Included among several new reports in our Dispatches section is a story about an American fraudster sentenced to six years in jail for his exploits in a strikingly grotesque line of work. Excerpt of a ProPublica story:

“Joseph Caramadre saw death as a holiday, a cause for celebration, a way to make money,” U.S. Attorney Peter Neronha declared on the courthouse steps downtown. “He stole the identities of people and used it to make money from companies who should have probably done more due diligence.”

In Canada a panel of the National Energy Board gave conditional approval to the contentious Northern Gateway pipeline proposal by Enbridge, which wants to ship oil from the Alberta oil sands overland to Canada’s West Coast, and then load it on tankers bound for Asian markets. Look for an upcoming F&O feature on the issue.

Spying – or surveillance for those who prefer the sanitized word – was again in the news this week as analysts blamed America’s National Security Agency for the loss of a $4.5 billion Brazilian aircraft contract that American aircraft manufacturer Boeing was widely expected to win. Brazil, publicly irate over American spying, awarded the contract to Sweden’s Saab AB, reported Reuters. See F&O’s Dispatches section for a report on recommendations aimed at curbing the NSA by an American expert panel appointed by United States President Barack Obama.

An interesting development, reported widely, caught our eye in Latin America: Chile’s election of former president Michelle Bachelet on a centre-left platform that promised profound change in the South American country, including using higher corporate taxes for better education, and getting big money out of politics.

And finally, if you’re considering giving someone a new bicycle for Christmas this year, you might consider that the two-wheeled mode of transportation and fun has, at least according to one columnist, become the symbol of a new conservative front in North America’s culture wars. Yes, you did read “bicycle.” No, we’re not kidding. The title of the piece, in the Boston Globe, says it all: Conservatives’ new enemy: Bikes.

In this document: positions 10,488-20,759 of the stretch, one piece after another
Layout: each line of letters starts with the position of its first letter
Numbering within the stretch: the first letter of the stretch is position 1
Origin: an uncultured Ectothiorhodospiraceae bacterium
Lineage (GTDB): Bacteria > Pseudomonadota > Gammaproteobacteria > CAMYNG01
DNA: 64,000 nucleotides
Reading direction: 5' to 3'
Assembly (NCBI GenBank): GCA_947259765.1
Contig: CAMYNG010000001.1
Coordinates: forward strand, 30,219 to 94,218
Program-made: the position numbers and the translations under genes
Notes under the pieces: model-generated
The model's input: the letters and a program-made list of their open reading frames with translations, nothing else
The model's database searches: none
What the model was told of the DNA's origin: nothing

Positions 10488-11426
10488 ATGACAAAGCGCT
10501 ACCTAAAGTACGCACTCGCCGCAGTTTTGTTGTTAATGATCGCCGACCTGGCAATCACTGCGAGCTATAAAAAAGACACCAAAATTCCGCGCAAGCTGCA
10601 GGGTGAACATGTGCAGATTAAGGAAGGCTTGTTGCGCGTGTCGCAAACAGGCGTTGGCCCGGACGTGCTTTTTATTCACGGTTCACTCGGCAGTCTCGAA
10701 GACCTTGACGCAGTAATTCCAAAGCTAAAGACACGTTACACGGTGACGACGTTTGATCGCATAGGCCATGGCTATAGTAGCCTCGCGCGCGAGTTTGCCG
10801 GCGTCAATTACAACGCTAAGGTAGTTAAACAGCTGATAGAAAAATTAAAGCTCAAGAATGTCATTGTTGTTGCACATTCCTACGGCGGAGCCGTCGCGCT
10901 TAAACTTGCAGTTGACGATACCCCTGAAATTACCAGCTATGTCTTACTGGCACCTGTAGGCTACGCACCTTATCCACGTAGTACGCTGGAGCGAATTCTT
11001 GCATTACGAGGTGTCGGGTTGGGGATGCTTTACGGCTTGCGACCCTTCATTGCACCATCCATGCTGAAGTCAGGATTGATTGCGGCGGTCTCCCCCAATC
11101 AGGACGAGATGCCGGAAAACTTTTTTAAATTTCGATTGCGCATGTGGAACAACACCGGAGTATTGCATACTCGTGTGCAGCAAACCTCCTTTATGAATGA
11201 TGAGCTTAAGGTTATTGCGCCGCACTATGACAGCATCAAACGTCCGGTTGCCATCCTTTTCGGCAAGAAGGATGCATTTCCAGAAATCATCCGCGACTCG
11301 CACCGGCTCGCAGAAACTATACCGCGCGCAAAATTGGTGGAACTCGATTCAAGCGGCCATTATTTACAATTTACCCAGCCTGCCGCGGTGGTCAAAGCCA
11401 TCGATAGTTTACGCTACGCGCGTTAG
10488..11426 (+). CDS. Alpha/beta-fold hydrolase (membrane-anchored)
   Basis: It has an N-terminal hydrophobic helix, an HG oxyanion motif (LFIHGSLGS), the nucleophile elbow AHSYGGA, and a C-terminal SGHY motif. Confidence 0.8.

— Deborah Jones                                

 

Posted in All, Current Affairs, Gyroscope

Analysis: Japan’s military and Asian storm clouds

International affairs columnist Jonathan Manthorpe examines the symbolism of Japanese and Indian military exercises, and their relevance to China. Excerpt:

The Japanese and Indian navies are in the second of four days of joint exercises in the Bay of Bengal, an event which neatly demonstrates the gathering storm of military preparations rumbling over Asia.

Log in to read the column, Japan moves to unshackle its military as storm clouds gather over Asia.*

*F&O premium works, including our commentary, are available for a $1 site day pass, or with monthly or annual subscriptions. Real journalism has value, and to avoid the conflicts inherent in advertising or soliciting outside funding F&O relies entirely on reader payments to sustain our professional quality.

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Analysis: Conflict in South Sudan

The sickening smell of unfulfilled vengeance hangs over fighting that broke out Sunday among rival clans in the capital of Africa’s newest nation, South Sudan — and there is an awful predictability about where it will lead, writes Jonathan Manthorpe in his latest international affairs column.

He looks at the renewed threat of civil war in the country, where at least 500 people have been killed so far. “There was a sure sign today that this fighting between the Dinka tribe of President Salva Kiir and the Nuer people led by his sacked Vice-President Riek Machar is to settle old scores,” writes Manthorpe. Log in to F&O  to read the column here.*

*Please note, F&O premium works including commentary are available for a price that’s less than a coffee, with monthly or annual subscriptions or with a $1 site day pass. Real journalism has value, and to avoid the conflicts inherent in advertising or soliciting outside funding F&O relies entirely on reader payments to sustain our professional quality.

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“Regret the error, we do” – once we stop laughing